Manoj Bajpayee on Irrfan Khan: We followed each other's journey

Updated: 30 April, 2020 08:07 IST | Shaheen Parkar, Upala KBR, Sonia Lulla | Mumbai

We faced both rejection and acceptance from the audience and the industry.

Manoj Bajpayee
Manoj Bajpayee

Though Irrfan and I did not share screen space, we featured together in two films, Akash Deep's Ghaath (2000), and Suparn Verma's Acid Factory (2009).

In the second, we were together in only one fleeting scene. We knew each other because our roots [lay in] theatre. I knew him from the time we began our careers, and we followed each other's journey in films. I looked at him with tremendous regard. We went through the same [experiences] at the same time: We struggled together, and as outsiders, fought for the same thing: to earn our place in different types of films.

We faced both rejection and acceptance from the audience, and the industry.

It is difficult to come to terms with the fact that Irrfan is no more. His contribution to the industry and the world of acting will live on. He still had a lot more [to offer], so his passing away is difficult for a colleague and contemporary [to come to terms with].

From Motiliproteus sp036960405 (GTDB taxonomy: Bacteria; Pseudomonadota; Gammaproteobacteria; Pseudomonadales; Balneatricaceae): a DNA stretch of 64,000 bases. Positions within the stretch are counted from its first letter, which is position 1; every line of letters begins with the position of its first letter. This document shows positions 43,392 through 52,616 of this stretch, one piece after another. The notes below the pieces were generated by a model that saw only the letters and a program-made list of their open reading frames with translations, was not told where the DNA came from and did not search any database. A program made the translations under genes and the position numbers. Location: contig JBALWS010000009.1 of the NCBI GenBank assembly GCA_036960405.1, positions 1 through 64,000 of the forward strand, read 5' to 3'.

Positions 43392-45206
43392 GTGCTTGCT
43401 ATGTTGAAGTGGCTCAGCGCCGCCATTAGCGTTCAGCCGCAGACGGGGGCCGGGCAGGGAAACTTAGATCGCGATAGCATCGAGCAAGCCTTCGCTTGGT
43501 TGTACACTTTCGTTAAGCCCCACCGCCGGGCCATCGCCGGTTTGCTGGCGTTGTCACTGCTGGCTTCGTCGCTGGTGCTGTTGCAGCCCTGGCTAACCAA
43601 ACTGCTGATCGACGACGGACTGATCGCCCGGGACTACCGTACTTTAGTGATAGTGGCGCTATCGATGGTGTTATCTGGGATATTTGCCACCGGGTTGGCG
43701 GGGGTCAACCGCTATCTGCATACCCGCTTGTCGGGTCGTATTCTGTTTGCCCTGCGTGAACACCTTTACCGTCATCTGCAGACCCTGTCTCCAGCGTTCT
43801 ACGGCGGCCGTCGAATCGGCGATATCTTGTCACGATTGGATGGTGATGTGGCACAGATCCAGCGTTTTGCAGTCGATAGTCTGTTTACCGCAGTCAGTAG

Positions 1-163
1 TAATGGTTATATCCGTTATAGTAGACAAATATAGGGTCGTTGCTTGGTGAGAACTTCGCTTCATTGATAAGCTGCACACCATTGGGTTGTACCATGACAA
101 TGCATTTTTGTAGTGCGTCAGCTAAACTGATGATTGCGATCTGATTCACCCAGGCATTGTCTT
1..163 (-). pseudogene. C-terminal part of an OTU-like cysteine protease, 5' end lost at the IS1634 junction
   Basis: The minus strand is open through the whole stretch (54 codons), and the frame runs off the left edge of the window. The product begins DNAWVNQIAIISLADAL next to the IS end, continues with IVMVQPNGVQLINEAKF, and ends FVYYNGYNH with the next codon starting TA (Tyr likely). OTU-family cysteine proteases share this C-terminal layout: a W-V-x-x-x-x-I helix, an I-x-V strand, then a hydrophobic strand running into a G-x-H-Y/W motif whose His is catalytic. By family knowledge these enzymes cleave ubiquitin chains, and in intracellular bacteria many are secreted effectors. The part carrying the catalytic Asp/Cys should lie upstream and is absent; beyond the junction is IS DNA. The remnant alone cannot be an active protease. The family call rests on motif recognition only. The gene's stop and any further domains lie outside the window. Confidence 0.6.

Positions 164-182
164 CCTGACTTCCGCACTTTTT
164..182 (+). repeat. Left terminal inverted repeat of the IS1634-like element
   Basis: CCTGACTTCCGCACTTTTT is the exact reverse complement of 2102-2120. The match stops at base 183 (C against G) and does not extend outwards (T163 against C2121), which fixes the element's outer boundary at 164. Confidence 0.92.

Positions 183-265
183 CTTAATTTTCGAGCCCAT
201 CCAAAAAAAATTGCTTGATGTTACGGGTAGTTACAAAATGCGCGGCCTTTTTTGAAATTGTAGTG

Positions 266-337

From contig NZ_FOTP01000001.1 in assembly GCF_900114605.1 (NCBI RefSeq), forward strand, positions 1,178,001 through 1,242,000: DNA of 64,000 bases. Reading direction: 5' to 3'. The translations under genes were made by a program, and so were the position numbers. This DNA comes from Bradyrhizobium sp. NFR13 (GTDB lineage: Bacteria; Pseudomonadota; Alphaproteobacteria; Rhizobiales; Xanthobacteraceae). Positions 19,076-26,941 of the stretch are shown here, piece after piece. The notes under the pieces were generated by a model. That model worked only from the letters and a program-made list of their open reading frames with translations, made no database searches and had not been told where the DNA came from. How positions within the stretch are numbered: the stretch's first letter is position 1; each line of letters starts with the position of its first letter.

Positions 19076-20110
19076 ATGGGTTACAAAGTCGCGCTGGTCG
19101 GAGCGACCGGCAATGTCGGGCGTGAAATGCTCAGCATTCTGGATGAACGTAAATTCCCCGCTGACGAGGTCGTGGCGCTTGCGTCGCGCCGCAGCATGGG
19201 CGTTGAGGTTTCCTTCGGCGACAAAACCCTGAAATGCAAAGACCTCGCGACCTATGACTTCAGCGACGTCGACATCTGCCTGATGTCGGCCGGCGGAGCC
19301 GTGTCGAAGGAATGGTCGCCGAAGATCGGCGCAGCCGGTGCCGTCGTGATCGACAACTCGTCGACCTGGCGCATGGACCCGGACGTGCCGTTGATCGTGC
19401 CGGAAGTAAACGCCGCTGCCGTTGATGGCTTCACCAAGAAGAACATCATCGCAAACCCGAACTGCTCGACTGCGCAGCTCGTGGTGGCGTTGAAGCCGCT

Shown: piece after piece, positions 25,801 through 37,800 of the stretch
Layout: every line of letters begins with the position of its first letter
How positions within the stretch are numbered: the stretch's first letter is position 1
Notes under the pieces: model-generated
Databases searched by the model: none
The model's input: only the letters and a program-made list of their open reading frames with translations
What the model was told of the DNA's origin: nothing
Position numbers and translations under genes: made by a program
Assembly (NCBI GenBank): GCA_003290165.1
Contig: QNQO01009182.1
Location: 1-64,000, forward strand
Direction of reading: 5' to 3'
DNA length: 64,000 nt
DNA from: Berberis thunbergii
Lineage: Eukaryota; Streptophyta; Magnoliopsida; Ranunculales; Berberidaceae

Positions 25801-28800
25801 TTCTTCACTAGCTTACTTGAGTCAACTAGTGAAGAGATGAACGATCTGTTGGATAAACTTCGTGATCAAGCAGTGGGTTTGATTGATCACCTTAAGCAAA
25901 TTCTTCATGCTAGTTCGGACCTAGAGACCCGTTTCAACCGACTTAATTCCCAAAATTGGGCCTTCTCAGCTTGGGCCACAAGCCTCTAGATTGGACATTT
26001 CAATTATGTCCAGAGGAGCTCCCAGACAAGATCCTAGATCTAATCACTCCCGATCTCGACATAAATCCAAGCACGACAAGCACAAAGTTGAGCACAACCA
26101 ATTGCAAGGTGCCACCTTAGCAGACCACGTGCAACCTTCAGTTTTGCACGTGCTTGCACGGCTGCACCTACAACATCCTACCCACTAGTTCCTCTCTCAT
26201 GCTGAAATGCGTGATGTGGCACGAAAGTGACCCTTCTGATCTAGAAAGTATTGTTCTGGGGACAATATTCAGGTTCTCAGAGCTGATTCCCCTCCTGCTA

As told to Shaheen Parkar


Priyadarshan: He wanted to do a comedy when he came back


Irrfan was a dear friend. We worked together in Billoo, and often spent the evenings together. He would talk about his struggles and [being apprehensive about] carving his place as an actor, in movies, because of his looks. He'd say he was advised to stick to theatre because he didn't have the qualities of a hero, but [would remind himself] that 'somebody needs [to see] somebody like me [as a hero]'.

He had told people that if he came back [following his treatment in London], they should keep scripts [ready] for him. But when he returned, he told me he [was easily] tired, and couldn't work for more than five hours. I spoke to him four months ago, and he said that though the treatment had made him weak, he [had been] cured. He wanted to do a comedy and told me to call him with a script.

As told to Upala KBR

Mithila Palkar: He taught me to focus on nuances


My fondest memory of Irrfan sir was him referring to me as Binaca Geetmala, because I'd always sing on the sets of Karwaan. If he liked something that I was humming, he would request [me to sing] it.

I haven't been to acting school. But merely [being in his] presence was like attending one. My lesson from observing him was to focus on the small details in a scene, and understanding nuances. We lost a gem and I don't think this void can be filled.

As told to Sonia Lulla

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First Published: 30 April, 2020 07:13 IST

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